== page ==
# Video: Using Kinematics Equations to Calculate the Angular Acceleration

A phonograph turntable rotating at 33 1/3 rpm slows down and stops in 1.00 min. What is the turntable’s angular acceleration assuming it is constant? How many complete revolutions does the turntable make while stopping?

04:09

### Video Transcript

A phonograph turntable rotating at 33 and a third rpm slows down and stops in 1.00 minutes. What is the turntable’s angular acceleration assuming it is constant? How many complete revolutions does the turntable make while stopping?

We’ll call the turntable’s angular acceleration 𝛼 and the number of complete revolutions it makes while stopping 𝑁. In this scenario, we have a rotating turntable which initially has an angular speed we’ve called capital Ω, 33 to third revolutions per minute. Over a time span of 1.00 minutes, it slows to a stop. Since we’re told that its angular acceleration as it does so is constant, that means that the kinematic equations of motion apply to the motion of the turntable. In particular, we’re helped by the equation which says that 𝜔 sub 𝑓, the final angular speed, is equal to 𝜔 sub zero, the initial angular speed, plus 𝛼, the angular acceleration, times time.

In this expression, our angular speeds are written in units of radians per second. When we apply this relationship to our scenario, we know that because the turntable ends up at rest, 𝜔 sub 𝑓 is zero. And we want now to solve for 𝜔 sub zero, the initial angular speed of our disc, in units of radians per second. To do that, let’s start by writing down capital Ω. If we multiply capital Ω by the conversion factor two 𝜋 radians are in every revolution, then we’ve effectively changed the units of this expression now to radians per minute. To get the units to radians per second, we can multiply by the conversion factor one minute is in every 60 seconds, cancelling out the units of minutes. We now have our expression for 𝜔 sub zero. It’s 33 and a third times two 𝜋 over 60 radians per second.

With that value known, we can now rearrange our kinematic equation to solve for the angular acceleration 𝛼. 𝛼 is equal to negative 𝜔 sub zero over 𝑡. Plugging in these values, we see 𝛼 is negative 33.33 repeating 𝜋 over 30 times one over 60 in units of radians per second squared. This is equal to negative 0.058 radians per second squared. That’s the angular acceleration of the disk as it slows down.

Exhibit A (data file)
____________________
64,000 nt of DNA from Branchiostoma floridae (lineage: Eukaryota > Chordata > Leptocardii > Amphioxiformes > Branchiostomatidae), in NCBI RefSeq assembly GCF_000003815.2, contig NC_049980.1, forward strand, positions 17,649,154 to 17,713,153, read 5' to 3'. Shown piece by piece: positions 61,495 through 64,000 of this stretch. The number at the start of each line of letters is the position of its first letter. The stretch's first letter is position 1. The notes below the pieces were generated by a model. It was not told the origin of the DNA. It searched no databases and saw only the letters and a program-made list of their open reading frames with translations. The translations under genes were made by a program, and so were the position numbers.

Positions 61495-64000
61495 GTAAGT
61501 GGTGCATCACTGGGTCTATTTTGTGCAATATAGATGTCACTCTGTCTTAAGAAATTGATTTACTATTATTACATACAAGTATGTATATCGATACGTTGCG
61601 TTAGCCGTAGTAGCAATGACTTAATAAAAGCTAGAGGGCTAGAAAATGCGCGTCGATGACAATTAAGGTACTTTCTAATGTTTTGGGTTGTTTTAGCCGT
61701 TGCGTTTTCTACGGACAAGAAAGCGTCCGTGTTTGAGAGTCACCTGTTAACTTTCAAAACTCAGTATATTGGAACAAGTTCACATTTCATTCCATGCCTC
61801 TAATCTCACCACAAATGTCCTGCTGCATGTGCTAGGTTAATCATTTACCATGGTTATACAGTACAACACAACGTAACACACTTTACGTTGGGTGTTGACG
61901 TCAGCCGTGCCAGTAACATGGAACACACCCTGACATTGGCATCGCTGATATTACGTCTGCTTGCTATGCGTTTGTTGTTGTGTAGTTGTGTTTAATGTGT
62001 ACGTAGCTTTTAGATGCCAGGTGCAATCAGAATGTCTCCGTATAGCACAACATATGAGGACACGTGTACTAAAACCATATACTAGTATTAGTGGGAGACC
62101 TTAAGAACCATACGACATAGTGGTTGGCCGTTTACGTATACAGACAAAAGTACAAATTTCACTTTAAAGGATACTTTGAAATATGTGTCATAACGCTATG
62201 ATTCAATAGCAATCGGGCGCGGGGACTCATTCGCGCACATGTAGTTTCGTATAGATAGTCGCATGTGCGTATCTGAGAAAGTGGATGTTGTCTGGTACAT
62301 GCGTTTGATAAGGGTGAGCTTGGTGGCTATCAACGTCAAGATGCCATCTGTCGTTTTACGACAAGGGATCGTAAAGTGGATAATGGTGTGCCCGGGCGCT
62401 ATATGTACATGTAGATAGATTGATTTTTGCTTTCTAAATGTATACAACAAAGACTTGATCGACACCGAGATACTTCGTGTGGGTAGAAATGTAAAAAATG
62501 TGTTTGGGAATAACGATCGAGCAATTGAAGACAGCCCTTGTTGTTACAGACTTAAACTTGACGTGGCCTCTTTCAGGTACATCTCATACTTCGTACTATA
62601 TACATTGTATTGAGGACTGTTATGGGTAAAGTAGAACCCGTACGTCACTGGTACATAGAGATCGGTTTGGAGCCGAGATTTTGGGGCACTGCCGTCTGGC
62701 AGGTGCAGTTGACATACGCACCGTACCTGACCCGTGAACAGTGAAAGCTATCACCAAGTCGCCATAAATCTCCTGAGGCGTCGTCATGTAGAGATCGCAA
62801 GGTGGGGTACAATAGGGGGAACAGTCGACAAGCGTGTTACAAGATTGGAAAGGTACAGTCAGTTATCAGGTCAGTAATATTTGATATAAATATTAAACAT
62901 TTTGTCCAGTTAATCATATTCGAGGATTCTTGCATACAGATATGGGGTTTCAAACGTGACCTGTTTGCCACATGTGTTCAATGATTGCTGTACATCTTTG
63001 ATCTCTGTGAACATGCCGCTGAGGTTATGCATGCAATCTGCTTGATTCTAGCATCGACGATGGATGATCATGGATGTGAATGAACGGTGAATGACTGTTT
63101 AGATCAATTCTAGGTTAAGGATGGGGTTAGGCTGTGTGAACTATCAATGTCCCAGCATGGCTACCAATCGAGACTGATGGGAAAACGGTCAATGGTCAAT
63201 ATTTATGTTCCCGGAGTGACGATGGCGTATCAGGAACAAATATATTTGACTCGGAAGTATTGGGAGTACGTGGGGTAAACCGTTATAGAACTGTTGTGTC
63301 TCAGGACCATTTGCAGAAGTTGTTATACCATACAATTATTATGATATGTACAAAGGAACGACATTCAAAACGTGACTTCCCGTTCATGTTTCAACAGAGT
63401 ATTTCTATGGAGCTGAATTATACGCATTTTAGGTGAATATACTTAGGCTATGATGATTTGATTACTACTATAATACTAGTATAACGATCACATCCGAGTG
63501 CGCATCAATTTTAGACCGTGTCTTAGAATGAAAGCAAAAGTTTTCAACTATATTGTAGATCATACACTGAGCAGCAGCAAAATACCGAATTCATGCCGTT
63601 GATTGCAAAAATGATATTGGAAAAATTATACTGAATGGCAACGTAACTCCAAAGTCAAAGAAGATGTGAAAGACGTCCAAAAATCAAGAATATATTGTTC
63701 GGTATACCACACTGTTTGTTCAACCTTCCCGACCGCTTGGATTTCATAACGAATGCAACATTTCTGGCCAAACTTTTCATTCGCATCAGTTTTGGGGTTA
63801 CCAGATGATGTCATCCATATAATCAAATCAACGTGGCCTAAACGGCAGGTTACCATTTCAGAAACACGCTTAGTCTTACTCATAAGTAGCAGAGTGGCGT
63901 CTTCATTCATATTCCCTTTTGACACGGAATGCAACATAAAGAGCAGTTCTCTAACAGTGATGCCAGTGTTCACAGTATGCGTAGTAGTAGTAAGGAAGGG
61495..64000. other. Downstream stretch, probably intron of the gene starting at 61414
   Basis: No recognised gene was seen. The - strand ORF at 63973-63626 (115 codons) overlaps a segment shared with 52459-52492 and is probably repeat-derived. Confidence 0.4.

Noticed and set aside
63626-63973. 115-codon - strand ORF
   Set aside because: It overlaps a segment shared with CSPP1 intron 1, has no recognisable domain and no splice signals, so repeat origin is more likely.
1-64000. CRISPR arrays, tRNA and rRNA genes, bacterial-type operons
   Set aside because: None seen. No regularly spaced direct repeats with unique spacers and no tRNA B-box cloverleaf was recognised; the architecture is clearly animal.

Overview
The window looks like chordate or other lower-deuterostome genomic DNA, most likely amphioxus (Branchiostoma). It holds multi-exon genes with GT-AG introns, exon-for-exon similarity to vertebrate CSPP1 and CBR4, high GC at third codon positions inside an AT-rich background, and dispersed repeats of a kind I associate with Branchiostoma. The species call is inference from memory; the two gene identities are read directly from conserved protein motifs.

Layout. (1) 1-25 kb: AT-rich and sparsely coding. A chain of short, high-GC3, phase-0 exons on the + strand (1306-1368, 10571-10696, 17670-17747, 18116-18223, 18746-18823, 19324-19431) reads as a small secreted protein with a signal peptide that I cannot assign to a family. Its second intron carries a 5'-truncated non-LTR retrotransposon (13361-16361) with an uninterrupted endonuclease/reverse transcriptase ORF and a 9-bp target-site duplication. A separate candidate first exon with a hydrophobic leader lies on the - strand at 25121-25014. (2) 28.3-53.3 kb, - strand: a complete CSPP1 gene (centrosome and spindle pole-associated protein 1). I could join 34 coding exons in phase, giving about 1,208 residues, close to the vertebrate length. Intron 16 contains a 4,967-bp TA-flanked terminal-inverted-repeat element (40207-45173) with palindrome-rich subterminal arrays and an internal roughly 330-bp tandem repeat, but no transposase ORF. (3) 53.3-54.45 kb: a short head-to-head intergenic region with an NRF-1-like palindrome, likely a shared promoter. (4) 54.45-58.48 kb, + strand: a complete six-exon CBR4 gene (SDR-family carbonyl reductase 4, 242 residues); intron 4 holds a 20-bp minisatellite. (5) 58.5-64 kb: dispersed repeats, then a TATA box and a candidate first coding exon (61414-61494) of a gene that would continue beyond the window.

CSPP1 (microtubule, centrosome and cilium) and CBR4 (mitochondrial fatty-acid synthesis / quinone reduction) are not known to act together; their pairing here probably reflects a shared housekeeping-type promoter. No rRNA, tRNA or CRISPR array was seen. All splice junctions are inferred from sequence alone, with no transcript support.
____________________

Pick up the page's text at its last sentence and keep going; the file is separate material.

Next, we wanna solve for the number of complete rotations the phonograph goes through as it slows to a stop. Considering what we know: we know the initial angular speed of the phonograph. We know its angular acceleration. We know its final angular speed zero. And we essentially wanna calculate an angular distance that is travelled. We can begin solving for 𝑁 by working from a kinematic equation that lets us solve for the angular displacement 𝜃. The total angular displacement of the phonograph as it comes to a stop is 𝜃. And if we divide 𝜃 by two 𝜋 radians, then that will equal a total number of revolutions 𝑁 we complete.

Since we’ve solved for 𝜔 sub zero and 𝛼 and we’re given 𝑡 in the problem statement, we’re ready to plug in and solve for 𝑁. When we have our values for 𝜔 sub zero and 𝛼 and 𝑡 in units of seconds plugged into this equation, notice as we go from left to right that the units of seconds cancel out in our first term. The units of seconds squared cancel out in our second term. And because we’re dividing all of this by two 𝜋 radians, the units of radians also cancel out, leaving us with a unitless result. When we enter this expression on our calculator, we get a result of approximately 16.7. But since 𝑁 is the number of complete revolutions the phonograph makes before it comes to a stop, that means that 𝑁 is 16. And so, we’ve used the rotational kinematic equations to solve for the number of times the phonograph spins before coming to a stop.